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Ontario Budget Disappointing
March 23, 2006 -- For Immediate Release
Toronto - The Ontario budget did not deliver the increased funding needed to make any significant improvements in long term care.
"We're disappointed and, quite frankly, very frustrated," said Donna Rubin, CEO of the Ontario Association of Non-Profit Homes and Services for Seniors (OANHSS). "With the province recording higher-than-anticipated tax revenues, we expected the government to make good on its commitment to revolutionize long term care."
While the budget identifies $155 million for long term care, the bulk of this is to maintain existing programs. There appears to be little new funding to improve direct care and services for the 75,500 residents currently living in long term care homes.
"The fact remains that funding to provide the level of care needed by residents remains woefully inadequate," said Rubin.
Over the last three budgets, the Liberal government has raised the amount of annual funding going directly to care by about $2,000 per resident. This compares to a promised increase of $6,000 - a promise made by the Liberals during the last provincial election.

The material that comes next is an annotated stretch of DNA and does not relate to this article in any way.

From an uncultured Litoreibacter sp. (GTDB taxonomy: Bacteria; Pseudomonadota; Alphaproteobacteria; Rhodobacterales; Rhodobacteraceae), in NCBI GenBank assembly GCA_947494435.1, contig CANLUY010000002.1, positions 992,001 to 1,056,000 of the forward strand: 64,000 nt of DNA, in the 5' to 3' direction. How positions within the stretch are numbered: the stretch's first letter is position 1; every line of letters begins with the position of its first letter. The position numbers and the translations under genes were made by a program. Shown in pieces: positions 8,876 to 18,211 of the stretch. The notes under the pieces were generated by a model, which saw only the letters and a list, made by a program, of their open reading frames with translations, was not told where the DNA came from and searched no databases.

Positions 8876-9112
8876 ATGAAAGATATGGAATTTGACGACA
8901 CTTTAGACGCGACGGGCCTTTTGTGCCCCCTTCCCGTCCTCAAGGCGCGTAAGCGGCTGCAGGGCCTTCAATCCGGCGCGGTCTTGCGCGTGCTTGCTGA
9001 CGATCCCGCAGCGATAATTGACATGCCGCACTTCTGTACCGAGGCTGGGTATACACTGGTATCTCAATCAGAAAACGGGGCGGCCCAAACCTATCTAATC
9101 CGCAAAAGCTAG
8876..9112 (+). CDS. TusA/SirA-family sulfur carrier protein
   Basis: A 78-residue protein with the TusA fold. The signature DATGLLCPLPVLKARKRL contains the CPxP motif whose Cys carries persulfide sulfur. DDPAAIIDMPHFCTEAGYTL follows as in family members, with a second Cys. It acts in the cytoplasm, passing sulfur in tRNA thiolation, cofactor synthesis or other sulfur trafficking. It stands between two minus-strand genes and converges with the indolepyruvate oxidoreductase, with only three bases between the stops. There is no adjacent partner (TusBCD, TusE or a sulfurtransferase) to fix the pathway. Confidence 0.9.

"The Liberals told us that seniors' issues, and long term care in particular, were priorities. Why then wasn't this an important item in the budget?" Rubin asked.
OANHSS estimates that the funding shortfall in the sector is now
$450 million a year. At current funding levels, the sector will
be unable to hire the additional 2,000 staff (including 600 nurses)
promised by the Ontario government. "In fact, most homes will
have difficulty keeping the staff they hired last year," stated
Other groups and organizations across the province have also been calling on Queen's Park to keep its $6,000 promise. These have included:
OANHSS is waiting to hear details of the investment announced for community services and supportive housing.
OANHSS is the provincial association representing not-for-profit providers of long term care, services and housing for seniors. Members include municipal and charitable long term care homes, non-profit nursing homes, seniors' housing projects and community service agencies. Member organizations operate over 26,000 long term care beds and over 5,000 seniors' housing units across the province.
For more information:
Debbie Humphreys Steve Williams
QUOTES FROM SUPPORTING ORGANIZATIONS
Canadian Pensioners Concerned
Concerned Friends of Ontario Citizens in Care Facilities
Ontario Association of Residents' Councils
Ontario Society (Coalition) of Senior Citizens' Organizations
The United Senior Citizens of Ontario Inc.